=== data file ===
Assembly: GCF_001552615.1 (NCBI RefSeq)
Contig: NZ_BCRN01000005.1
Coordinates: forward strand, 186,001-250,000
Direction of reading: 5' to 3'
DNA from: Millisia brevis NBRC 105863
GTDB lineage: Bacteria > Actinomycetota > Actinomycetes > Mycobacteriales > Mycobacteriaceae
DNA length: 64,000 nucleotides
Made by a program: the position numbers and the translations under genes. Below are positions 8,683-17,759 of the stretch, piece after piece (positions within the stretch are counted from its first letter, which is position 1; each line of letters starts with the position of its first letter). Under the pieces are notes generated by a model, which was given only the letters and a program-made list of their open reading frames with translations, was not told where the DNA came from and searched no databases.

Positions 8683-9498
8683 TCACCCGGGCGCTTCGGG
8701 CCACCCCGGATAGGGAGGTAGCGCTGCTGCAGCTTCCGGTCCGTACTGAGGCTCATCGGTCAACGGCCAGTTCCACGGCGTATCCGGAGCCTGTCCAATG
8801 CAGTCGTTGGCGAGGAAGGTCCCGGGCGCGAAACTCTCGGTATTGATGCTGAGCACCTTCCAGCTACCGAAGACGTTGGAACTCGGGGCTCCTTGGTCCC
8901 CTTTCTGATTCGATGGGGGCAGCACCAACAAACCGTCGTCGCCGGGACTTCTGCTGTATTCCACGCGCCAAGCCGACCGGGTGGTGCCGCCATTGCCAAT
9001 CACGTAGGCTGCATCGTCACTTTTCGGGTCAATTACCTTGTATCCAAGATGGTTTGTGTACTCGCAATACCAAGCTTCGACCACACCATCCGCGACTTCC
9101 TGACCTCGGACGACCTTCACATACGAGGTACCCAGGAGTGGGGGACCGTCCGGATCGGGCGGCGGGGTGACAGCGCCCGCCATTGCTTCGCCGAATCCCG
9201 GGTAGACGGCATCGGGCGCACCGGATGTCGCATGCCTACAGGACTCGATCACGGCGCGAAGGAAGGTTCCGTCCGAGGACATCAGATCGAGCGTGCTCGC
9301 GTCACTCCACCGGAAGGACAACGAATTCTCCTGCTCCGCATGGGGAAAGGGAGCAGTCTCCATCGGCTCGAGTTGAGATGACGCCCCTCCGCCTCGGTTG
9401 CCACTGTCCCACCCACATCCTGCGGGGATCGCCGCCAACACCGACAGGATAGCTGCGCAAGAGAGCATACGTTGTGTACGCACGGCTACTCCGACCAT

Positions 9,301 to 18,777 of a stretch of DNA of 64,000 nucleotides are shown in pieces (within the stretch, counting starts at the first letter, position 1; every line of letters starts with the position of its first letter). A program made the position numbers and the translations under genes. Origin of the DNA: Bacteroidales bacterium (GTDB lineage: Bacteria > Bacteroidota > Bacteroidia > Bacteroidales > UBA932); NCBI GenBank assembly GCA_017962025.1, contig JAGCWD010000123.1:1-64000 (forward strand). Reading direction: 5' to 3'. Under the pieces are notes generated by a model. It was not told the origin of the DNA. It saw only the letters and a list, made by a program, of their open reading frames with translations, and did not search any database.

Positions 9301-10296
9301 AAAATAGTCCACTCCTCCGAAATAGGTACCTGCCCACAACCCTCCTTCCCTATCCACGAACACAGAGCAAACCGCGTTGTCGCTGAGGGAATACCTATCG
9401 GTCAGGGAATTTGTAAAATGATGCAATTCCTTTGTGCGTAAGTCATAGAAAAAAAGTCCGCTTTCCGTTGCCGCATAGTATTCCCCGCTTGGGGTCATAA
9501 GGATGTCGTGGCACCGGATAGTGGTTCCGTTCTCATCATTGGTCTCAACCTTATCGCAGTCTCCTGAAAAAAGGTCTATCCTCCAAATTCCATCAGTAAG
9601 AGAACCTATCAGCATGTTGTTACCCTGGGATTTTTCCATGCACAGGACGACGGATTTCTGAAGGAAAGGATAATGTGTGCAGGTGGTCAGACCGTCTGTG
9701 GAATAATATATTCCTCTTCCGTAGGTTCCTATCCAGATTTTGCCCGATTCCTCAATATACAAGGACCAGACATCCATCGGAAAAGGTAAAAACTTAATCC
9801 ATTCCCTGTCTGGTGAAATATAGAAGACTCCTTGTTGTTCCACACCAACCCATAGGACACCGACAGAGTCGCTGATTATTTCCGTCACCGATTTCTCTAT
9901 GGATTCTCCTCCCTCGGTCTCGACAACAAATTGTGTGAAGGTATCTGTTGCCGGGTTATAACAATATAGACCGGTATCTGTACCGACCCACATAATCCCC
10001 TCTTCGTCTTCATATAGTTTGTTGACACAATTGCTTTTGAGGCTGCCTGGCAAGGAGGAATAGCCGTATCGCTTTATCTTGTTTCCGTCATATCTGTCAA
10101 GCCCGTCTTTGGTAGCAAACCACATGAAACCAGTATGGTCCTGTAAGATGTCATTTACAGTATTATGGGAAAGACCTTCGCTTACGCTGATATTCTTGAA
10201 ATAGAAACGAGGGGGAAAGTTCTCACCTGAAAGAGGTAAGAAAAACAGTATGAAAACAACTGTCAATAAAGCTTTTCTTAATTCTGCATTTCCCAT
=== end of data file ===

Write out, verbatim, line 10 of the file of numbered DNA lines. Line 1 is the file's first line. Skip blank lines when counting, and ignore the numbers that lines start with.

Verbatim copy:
8683 TCACCCGGGCGCTTCGGG